1. Do you have experience with this kind of draft event?
Not for the Trek CCG no. Although, I've certainly enjoyed the Trek draft events for either edition when able, but, since I've gotten into Magic the Gathering as of last July, I've been a fairly constant presence weekly at our FNM drafts at Little Big Wars in Fargo (shout out!) We have a pretty good group of 16 players who rotate in and out as often as they can play. I've had a blast drafting with them.

2. Could you tell me something about your draft priority? For example, did you go for broke on personnel with skills for your missions, or did you find drafting powerful dilemmas to be more important?
Well, again, this was a different beast, but, under normal circumstances, I believe the best option is to find a happy medium between both. Picking key to moderately decent personnel half the time and selecting strong dilemmas the other half should almost always yield the stronger decks, certainly, no argument.

3. Were there any cards that you drafted just to keep them out of player's hands?
Again, different beast this time around, but, normally yes, that is a strategic element inherent in any draft, the 'hate draft' option. Especially as the last few cards in a pack get wheeled around and choices that would help your deck become few and far between. Stuff you don't want used against you and such or those that would thwart your path to victory.

4. Did you find that your deck had any surprising strengths or weaknesses through the course of playing it?
Strengths included the combination of a few cards, notably, We're Ready (with no [NA] cards in the deck), Surprise Party, Seat of Starfleet and Protect the Timeline, assuredly. Weaknesses, well, once we started playing our first game, I immediately thought not having Defend Homeworld to nab Maxwell Forrest (TEC) in order to guarantee Enterprise on first turn would have bit me in the butt, but, fortunately I opening hand drew either Forrest or Daniel Leonard two of my three games and in the other drew one of my five ships around turn four.

[NOTE: each player had one copy of Surprise Party, Lower Decks, HQ: Secure Homeworld, and HQ: War Room and either a Regenerate or an Isomagnetic Disintegrator.]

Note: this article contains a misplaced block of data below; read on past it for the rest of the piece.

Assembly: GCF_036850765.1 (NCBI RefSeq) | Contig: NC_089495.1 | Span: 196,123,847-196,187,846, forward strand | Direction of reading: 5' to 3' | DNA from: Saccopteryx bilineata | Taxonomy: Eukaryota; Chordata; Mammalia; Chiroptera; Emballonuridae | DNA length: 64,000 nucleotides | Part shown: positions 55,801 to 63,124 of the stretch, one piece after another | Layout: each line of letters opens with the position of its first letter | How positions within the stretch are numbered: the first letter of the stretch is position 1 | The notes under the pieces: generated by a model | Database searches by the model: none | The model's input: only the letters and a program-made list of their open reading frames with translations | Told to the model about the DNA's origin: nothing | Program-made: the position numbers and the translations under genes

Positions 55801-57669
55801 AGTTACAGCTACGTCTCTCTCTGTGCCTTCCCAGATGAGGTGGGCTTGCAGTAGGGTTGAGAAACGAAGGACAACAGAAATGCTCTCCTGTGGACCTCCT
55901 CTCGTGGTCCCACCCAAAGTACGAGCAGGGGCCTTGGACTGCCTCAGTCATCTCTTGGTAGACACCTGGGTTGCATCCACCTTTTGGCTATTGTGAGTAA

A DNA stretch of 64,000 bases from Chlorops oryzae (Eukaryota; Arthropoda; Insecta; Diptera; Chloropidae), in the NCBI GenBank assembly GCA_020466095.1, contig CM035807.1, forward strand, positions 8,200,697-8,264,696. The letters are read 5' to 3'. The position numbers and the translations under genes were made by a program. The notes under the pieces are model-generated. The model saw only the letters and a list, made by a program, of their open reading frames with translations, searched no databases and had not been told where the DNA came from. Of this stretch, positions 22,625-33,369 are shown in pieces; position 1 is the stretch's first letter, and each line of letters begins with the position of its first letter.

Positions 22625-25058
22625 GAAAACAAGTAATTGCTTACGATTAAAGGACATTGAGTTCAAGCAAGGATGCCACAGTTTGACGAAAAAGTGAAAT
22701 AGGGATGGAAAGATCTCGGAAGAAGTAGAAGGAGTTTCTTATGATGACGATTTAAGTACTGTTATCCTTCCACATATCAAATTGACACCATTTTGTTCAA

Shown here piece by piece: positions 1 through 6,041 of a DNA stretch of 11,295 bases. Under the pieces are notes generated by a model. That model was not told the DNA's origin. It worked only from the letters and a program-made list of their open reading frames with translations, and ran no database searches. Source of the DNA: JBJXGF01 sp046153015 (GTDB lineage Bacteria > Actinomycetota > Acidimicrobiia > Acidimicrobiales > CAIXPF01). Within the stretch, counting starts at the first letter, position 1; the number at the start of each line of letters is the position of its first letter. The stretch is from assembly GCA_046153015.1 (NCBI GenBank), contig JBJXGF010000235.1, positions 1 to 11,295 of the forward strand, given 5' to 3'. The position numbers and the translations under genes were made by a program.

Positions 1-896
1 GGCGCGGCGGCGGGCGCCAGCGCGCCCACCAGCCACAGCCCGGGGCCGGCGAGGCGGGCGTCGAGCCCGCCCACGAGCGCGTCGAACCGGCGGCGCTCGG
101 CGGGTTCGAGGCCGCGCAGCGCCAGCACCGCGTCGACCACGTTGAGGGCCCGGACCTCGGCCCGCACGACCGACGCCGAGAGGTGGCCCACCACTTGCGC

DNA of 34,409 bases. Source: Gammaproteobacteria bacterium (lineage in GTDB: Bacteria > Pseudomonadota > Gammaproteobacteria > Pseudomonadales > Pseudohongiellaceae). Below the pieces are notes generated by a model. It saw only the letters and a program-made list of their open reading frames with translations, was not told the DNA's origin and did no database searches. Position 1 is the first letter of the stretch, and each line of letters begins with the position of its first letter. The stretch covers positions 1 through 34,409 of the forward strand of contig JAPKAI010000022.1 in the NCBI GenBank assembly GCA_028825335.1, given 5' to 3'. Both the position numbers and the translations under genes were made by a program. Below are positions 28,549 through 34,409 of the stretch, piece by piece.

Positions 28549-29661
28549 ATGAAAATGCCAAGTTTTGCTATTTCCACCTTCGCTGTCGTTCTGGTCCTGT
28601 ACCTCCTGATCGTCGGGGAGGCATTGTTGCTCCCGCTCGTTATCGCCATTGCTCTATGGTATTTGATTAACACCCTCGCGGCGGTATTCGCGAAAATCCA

5. What would you nominate as the MVP card from your deck?
The pair of We're Ready and Protect the Timeline. Getting the extra draw from WR (above each player's SP), and the extra free report from PtT (beyond the appropriate/matching Headquarters facility each player had) proved money in getting fast crews out and attempting lickety split.

6. Do you have anything else you'd like to say about your deck?
I want to thank Dan Hamman and his design team for the new cards for [22] [SF] . Cool stuff. Looking forward to more in the next two sets, absolutely.

First Edition Space Coast Regional winner Rick Kinney
Title: Palm Bay OTSD Regional
Deck Archetype: Sealed OTSD
Victory Correctly Predicted By: None (to be fair, he hasn't played First Edition since Second Edition came out).

Rick's Commentary:
Do you have much experience with OTSD tournaments?

Not since 2E came out. I haven't played, watched, followed or discussed 1E until I decided to play in Daniel's OTSD Regional. Once I decided to do that, I did run a few questions by Daniel, Sean and on the Forums to get some much needed advice. I also read up on the rules (for beginners - thanks BCSWowbagger) so I could at least know some basics.

What tough choices did you have to make when building your deck?
Being a sealed deck, there weren't enough good choices to force me to make any tough decisions. I used every dilemma I had and seeded every seed card that came in the box and packs. I did debate on how to keep the draw deck as small as I could, but I didn't see any way to use less than the 42 cards I ended up using. I REALLY wanted to go with all-space missions, but I only pulled four space missions in the whole kit-and-caboodle.

Did you find that your deck had any surprising strengths or weaknesses through the course of playing it?
Weaknesses - absolutely, I was low on several skills and completely missing some as well. Also, I only got four NA personnel in the deck so I couldn't use a bigger NA ship with better range. The Zalkonian Vessel had a range of nine but needed two NA and a Gold star to staff. Having nothing to nullify Interrupts and Events was a let down as well. The main strength was pulling the Federation/Romulan Treaty. I wanted the option to steal missions if at all possible. This treaty gave me that option, and I needed it.

What would you nominate as the MVP card from your deck?
For this deck with this card pool, I'm going with Jo'Bril. His skills helped me with several dilemmas, as well as enabling me to use Reflection Therapy. I did use Romulans but didn't draw into too much Treachery, so Jo'Bril helped offset Scotty's Honor.

Do you have anything else you'd like to say about your deck?
Seeing as I don't play 1E, it would appear to me that my victories were simply a matter of luck of the draw. There were several instances where a mission was cleared out, but due to one reason or another, it couldn't be completed by my opponent. Either missing a skill, or the right type of ship, or not enough range or whatever. Daniel and Sean's games could just as easily have gone in their favor. But in this tournament, I was able to hold on to the the right personnel at the right time, to get four full wins.